Gun Violence, Safety, and Support for Families
Finding your Mama Bear is about your perception of safety and doing something. It’s about the need to keep our children safe and how that impacts our nervous systems.
Find ways to be proactive – whether that’s pulling your child out of school until the problems are properly addressed at least in the short term, finding programs or efforts that you support that you feel are moving things in the right direction – whatever that means to you.
In the first week of our series on Gun Violence, we talked about listening to understand. We talked about the Old Story and the New Story (Charles Eisenstein) and the importance of staying connected in our own families. We talked about how part of listening is recognizing that we all want our children to be safe. Whatever the other messages are and how they’re currently being communicated, we have that in common.
In our second episode, we looked at the Collective Trauma of Gun Violence and the importance of the social nervous system and connection. Today, we’re talking about Finding Your Mama Bear and your perception of safety and finding something you can DO to keep yourself feeling safe without isolating.
As we begin talking today about Finding Your Mama Bear, I want you to consider all the ways that other parents are responding to the stress of what’s happening right now. Remember that at the core of it all, all parents wants their children to be safe, even if we all have different ways of looking at the problem and the solutions. We need to start somewhere.
Never doubt that a small group of thoughtful, committed citizens can change the world. Indeed, it’s the only thing that ever has.
Slow down and connect with yourself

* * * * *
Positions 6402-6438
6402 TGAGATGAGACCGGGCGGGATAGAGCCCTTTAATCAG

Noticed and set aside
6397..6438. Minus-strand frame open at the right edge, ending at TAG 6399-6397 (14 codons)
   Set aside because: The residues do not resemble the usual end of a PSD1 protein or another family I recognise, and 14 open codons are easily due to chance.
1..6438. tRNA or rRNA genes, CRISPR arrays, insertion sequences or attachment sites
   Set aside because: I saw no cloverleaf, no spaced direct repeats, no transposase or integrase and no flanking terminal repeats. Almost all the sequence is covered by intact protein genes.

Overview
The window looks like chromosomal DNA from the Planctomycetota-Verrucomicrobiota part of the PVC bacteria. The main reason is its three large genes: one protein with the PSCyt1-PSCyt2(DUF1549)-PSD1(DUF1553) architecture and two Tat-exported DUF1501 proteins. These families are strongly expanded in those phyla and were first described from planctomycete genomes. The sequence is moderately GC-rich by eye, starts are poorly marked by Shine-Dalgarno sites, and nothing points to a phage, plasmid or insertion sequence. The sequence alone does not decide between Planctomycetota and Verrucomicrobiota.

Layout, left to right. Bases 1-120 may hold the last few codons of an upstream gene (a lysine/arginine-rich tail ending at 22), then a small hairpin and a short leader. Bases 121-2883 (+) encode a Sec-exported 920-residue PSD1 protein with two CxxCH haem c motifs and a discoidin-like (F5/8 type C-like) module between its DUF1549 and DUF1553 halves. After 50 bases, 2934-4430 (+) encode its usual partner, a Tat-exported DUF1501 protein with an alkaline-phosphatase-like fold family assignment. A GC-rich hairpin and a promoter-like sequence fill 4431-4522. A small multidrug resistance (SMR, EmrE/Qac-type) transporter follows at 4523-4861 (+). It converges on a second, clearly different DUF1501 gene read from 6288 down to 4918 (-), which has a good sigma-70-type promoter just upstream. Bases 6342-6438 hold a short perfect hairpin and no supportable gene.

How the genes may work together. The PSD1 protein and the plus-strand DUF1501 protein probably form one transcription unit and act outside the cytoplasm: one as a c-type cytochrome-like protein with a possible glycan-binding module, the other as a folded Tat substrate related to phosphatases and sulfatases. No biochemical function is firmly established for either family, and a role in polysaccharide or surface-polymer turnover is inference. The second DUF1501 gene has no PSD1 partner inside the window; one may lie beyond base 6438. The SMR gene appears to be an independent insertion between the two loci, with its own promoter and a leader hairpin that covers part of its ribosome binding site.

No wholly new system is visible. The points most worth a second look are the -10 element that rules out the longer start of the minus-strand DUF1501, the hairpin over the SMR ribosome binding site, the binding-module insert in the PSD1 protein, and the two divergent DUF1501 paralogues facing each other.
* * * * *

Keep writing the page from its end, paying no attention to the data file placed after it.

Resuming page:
I’d like to invite you to slow down for a moment and connect with yourself. How are you feeling right now? When you think about what’s happening in the United States of America and its Gun Violence, what happens in your body? Do you feel energy mobilizing into your arms or legs? Do you feel numb? Are you feeling hopeless? Do you feel scared? There’s no right or wrong answer here. Just notice what happens for you.
Are you able to connect with others or have you found most spaces really aren’t safe? Do you have a safe space to talk about all of this with your friends? Your partner? Other parents? Are you able to engage the social branch of your nervous system and find a sense of safety within you?
I’d like you to invite you to feel your feet. Wiggle your toes. Feel the edges of your body starting at your feet. You need to be present in your body to find your Mama (or Papa) Bear. Then feel your seat beneath you. Wherever you are right now, you’re safe enough to be listening to or reading this. Take a nice deep breath and feel that.
We’re going to be looking at things that you can do to help make things feel safer for yourself and your kids, but first we need to make sure that you’re connected to yourself.
Allow yourself to just notice what comes up when you check in with your body. What do you need? Are you in a stress response? Check in with your heart – is your heart beating hard and fast or can you barely feel your pulse? Are you hot, cold, or just right? Are you breathing normally, hard, or shallow? Just notice. Your body is communicating with you.
Do you need to move your body? Just notice.
Keep checking in with yourself as you listen to the podcast. Next week, we’ll build on this idea and help you check in more with your kids and what they need.
Fight, Flight or Freeze
Last week, we talked about how our nervous systems work according to the Polyvagal Theory. We talked about how we first look for social connection using the social branch of our nervous system. If that doesn’t work and we don’t feel safe, we move into fight or flight. If that doesn’t work, we move into parasympathetic or freeze. This is the “There’s nothing we can do,” which we have all started to believe after nearly 20 years of mass shootings in our schools (Columbine’s 19-year anniversary is coming up in April). Collectively, we’re in our parasympathetic response.